The composition of the nucleoplasm determines the behavior of key processes such as transcription. However, we only recently were able to quantify the proteome's nucleocytoplasmic partitioning on a genome-wide scale, using the large frog oocyte (Wühr et al. 2015). This oocyte allows rapid manual nuclear isolation without gain or loss of material (see nuclear isolation movie: nucleus manual isolation). While it is an important step forward that we finally have a comprehensive picture of nucleocytoplasmic partitioning in the frog oocyte, we still don't know how much nuclear composition and nuclear localization mechanisms differ in different cell types and species. Furthermore, while we know of several examples where the subcellular localization of an individual protein provides key cues in development, stress response, and general signaling, we now have the ability examine the the consequences of differences in subcellular partitioning of the proteome (~9,000 proteins) on biological function.
How are different compositions of nucleus and cytoplasm maintained in tissue culture cells?
Taking advantage of the quick and reliable nuclear isolation in the frog oocyte, we were able to show that the maintenance of nucleocytoplasmic partitioning in the oocyte is dominated by the assembly of proteins into larger complexes. We combined the measurement of subcellular localization with the ability to measure native molecular weight on a proteome-wide scale. Native size is the size of a protein inside the cell: the size of itself plus any other protein(s) that bind to it. When we integrated these data we found that essentially all proteins that are residing exclusively in the nucleus or the cytoplasm have a native size larger than ~100kDa. This suggested that the main mechanism by which a cell maintains different nuclear and cytoplasmic composition is by complex assembly, which prevents diffusion of proteins through the nuclear pores. We confirmed this finding by inhibiting the canonical nuclear exportin and found that only ~3% of the proteome changed localization in response to this perturbation. While these findings are interesting in their own right, the large oocyte is a highly specialized cell and we don't know if these findings extend to other smaller cell types. Currently, we are interested in making the same measurements in much smaller mammalian tissue culture cells. Our recent development of a quick and reliable nuclear isolation protocol in these cells brings this question within technical reach.
How is the nuclear proteome affected by size-scaling and developmental progression?
Upon fertilization, the nucleus is tiny compared to total cellular volume (see figure below). The nucleocytoplasmic volume ratio (N/C-ratio) only reaches its usual level after many rounds of cell division. We recently developed a reliable nuclear isolation method for small embryonic nuclei. We will combine this technique with the quantitative proteomics methods previously applied to the oocyte. The resulting data will allow us to answer questions like: How does nuclear composition change with different N/C-ratios? Are proteins with high affinity for importins enriched in the early small nuclei? How similar are the nuclei of different types of tissue culture cells? What allows the oocyte to reprogram somatic nuclei to toti-potency?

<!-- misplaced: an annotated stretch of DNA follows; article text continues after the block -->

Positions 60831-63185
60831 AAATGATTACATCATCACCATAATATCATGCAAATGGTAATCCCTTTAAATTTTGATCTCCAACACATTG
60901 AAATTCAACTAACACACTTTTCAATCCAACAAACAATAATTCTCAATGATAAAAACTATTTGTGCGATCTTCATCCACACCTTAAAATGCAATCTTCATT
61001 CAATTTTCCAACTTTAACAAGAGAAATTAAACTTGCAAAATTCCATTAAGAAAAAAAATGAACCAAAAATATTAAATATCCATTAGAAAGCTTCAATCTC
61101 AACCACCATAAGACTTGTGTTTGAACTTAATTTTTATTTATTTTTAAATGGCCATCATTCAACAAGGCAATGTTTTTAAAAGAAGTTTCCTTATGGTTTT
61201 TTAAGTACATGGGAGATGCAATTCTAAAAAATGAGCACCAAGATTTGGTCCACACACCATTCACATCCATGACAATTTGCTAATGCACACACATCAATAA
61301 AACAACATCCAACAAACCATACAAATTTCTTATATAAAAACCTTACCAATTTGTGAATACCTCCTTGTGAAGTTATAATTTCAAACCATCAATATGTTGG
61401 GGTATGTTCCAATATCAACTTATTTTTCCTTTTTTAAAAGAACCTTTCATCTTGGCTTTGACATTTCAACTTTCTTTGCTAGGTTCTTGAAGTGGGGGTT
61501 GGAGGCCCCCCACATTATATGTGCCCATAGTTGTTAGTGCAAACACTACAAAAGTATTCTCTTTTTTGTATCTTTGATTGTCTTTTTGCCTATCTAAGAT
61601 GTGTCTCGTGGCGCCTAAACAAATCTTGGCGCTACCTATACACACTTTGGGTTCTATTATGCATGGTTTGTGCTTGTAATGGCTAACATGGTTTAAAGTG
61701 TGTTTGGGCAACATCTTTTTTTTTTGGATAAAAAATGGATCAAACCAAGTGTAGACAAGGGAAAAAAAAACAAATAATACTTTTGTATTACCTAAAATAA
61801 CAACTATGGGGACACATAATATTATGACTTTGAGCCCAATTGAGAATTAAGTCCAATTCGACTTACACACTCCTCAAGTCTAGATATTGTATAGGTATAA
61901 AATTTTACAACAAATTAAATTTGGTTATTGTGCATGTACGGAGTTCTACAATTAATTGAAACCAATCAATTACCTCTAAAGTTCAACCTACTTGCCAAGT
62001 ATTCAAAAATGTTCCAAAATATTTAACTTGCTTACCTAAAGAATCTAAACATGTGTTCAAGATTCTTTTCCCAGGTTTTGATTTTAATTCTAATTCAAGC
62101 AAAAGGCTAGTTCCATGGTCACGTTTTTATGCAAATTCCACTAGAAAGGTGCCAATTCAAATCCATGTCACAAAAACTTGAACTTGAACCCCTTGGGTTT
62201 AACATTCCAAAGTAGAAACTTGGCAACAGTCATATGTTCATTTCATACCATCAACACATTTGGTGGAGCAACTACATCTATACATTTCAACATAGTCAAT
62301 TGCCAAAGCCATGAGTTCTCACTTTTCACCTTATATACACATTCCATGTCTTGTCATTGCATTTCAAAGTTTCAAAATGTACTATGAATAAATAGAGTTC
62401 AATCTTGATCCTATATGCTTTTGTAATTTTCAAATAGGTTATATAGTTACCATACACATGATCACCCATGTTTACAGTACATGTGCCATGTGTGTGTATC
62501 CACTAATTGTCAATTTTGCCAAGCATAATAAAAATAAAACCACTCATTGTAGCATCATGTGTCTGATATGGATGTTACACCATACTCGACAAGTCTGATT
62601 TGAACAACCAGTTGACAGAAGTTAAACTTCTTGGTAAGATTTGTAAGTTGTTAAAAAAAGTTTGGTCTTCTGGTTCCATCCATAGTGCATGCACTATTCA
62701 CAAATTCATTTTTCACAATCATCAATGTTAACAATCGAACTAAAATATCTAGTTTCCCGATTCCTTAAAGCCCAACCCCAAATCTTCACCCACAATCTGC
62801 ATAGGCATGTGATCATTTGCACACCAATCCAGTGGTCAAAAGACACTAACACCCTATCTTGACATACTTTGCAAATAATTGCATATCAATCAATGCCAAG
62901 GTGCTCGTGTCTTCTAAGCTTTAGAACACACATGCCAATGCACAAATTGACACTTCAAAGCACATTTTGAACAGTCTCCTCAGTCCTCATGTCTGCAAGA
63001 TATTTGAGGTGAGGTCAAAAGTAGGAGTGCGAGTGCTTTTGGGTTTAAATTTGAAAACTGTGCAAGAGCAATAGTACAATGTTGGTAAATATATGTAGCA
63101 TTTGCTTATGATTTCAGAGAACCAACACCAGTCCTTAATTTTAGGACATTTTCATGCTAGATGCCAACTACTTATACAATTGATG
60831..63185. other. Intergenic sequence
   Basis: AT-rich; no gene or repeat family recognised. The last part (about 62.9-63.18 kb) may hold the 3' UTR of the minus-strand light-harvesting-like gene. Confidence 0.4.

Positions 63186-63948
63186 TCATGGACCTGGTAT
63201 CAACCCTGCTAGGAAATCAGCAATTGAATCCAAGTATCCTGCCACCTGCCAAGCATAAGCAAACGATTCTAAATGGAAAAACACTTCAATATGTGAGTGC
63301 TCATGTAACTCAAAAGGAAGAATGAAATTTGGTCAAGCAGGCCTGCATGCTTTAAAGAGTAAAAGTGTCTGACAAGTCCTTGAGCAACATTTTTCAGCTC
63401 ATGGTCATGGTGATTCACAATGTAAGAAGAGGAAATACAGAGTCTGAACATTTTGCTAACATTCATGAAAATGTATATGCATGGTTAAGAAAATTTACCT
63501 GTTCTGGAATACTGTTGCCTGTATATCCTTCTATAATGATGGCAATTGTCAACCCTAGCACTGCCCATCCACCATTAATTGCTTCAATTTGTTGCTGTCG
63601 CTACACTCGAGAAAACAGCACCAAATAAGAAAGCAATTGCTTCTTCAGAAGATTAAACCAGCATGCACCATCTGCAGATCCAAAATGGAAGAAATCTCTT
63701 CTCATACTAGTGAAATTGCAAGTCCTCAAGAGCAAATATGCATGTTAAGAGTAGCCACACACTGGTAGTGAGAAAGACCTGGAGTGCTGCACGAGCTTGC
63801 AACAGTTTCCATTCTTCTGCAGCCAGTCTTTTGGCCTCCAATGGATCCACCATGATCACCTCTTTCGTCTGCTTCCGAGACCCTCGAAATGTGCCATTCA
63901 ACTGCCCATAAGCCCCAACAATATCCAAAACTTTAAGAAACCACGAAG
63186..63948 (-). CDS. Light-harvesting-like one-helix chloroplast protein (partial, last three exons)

Predict nucleocytoplasmic partitioning on proteome-wide scale
To understand how the proteome partitions between nucleus and cytoplasm we have to be able to predict the flux over the nuclear envelope, which consists of passive transport (i.e. diffusion) and active transport ( i.e. shuttling via importins and exportins). Recent advances of quantitative proteomics allow us to make these measurements on a proteome-wide scale. We cannot only identify and quantify each individual protein species but also thousands of sites where they are post-translational modified by e.g. phosphorylation or ubiquitination.
To date, the permeability of the nuclear envelope has only been addressed for a few proteins and dextrans. To obtain a comprehensive understanding, we plan to characterize the nuclear-pore permeability for hundreds of prokaryotic proteins, via multiplexed proteomics. Prokaryotic proteins are presumed to be inert to the nuclear transport machinery. Accurate measurements of nuclear envelope flux for many prokaryotic proteins will enable us to systematically determine how nuclear equilibration kinetics relate to native protein size and other physiochemical properties.
To elucidate the role of active nuclear transport, we plan to identify cargoes for all importins and exportins (karyopherins), and measure their binding affinities. We intend to integrate binding affinities with our subcellular localization measurements and try to predict each protein’s subcellular localization from the strength of the karyopherin(s) interaction, karyopherin expression levels and also attempt to predict binding affinities for cargoes from their amino acid sequence.